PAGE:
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Defending life from the moment of conception

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News, 6 December 2001

6 December 2001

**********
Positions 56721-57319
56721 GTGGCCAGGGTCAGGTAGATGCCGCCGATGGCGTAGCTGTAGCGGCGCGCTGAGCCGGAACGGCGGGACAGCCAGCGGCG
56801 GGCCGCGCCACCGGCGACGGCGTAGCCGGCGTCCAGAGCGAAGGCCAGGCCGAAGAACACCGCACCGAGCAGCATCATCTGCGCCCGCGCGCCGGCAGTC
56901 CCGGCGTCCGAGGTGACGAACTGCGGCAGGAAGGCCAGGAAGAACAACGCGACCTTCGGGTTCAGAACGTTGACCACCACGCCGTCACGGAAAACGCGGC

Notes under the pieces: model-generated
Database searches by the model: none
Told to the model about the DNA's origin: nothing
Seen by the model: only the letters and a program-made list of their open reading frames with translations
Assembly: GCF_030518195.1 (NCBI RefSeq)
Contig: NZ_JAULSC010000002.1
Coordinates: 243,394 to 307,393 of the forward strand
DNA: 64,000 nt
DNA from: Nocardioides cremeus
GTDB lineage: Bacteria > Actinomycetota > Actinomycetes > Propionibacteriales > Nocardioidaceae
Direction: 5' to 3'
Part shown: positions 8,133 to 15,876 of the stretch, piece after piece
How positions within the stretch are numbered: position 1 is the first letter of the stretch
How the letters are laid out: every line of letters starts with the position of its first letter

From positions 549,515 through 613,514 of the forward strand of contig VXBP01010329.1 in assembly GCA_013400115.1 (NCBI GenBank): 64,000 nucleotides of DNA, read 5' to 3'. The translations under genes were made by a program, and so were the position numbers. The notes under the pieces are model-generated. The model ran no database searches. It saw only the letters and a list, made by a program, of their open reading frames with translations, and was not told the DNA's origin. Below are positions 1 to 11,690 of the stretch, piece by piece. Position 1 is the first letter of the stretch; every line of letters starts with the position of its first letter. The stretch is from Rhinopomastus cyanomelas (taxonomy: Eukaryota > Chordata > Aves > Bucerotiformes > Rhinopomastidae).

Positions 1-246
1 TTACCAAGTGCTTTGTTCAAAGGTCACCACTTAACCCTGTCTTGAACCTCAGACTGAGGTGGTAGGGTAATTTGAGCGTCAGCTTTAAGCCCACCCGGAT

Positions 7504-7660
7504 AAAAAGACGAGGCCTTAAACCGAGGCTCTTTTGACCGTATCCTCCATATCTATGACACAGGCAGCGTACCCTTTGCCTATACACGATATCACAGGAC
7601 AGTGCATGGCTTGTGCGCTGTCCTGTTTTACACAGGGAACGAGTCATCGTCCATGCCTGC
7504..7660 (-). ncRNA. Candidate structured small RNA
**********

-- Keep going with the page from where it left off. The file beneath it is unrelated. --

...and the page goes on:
6 December 2001 One of the two houses of the Irish parliament has passed a bill to amend the country's constitution concerning abortion. Members of the Dáil Éireann approved the measure by 74 votes to 71. The opposition leader criticised the government for curtailing debate. John Smeaton, national director of SPUC, has called for prayer that the Irish Catholic bishops will oppose the bill's wording of the proposed amendment to the constitution. It defines abortion as the destruction of the unborn child after implantation, not fertilisation, and includes other very serious flaws. The bill will be considered by the Irish senate tomorrow. If it passes, there will probably be a referendum early next year. [Irish Times, 6 December ] Advertisements and telephone counselling will be used to try to help American women stop smoking in pregnancy. The American Legacy Foundation, which is launching the campaign, says that 13% of women admit to smoking in pregnancy and that such smoking is linked to low birth weight and some infant deaths. The foundation also cited how unborn babies' breathing-like movements were reduced within minutes of their mothers' starting to smoke. [CNN, 5 December and Salt Lake Tribune, 4 December ] The head of Advanced Cell Technology (ACT) of Massachusetts has told members of the US congress that his company would create heart, skin and nerve tissue from cloned human embryos within six months. Dr Michael West was addressing a senate subcommittee, whom he urged not to block his work. [New York Times, 5 December ] Yesterday we reported on suggestions that ACT has not actually cloned a human. A committee charged with advising the Swedish government on human cloning has decided in favour of allowing it. The Research Council concluded that the medical benefits of cloning outweighed any moral problems. Sweden has yet to ratify the Council of Europe's ban on the artificial creation of embryos. [Yahoo!, 4 December ] The Indian national government is to legislate to debar doctors who perform abortion on grounds of gender. The country's gender-ratio is increasingly imbalanced with just 927 females for every 1,000 males. [EWTN, 5 December ] Medical staff should avoid pointing ultrasound probes at unborn babies' ears because such equipment exposes them to sound as loud as a train entering an underground station. Researchers at the Mayo Foundation, Minnesota, made the recommendations after using a hydrophone in the uterus to measure the sound made by a scan. [New Scientist, 4 December ] The US census bureau has disclosed that working women are taking less and less time off work to give birth. [Washington Times, 5 December ] A feature on a New Zealand pro-life website refers to the shock experienced by some women when abortion facilities in that country have given them the remains of their aborted children. The clinics say they do this as part of informing women about their treatment. [Abortion Concern, November ]

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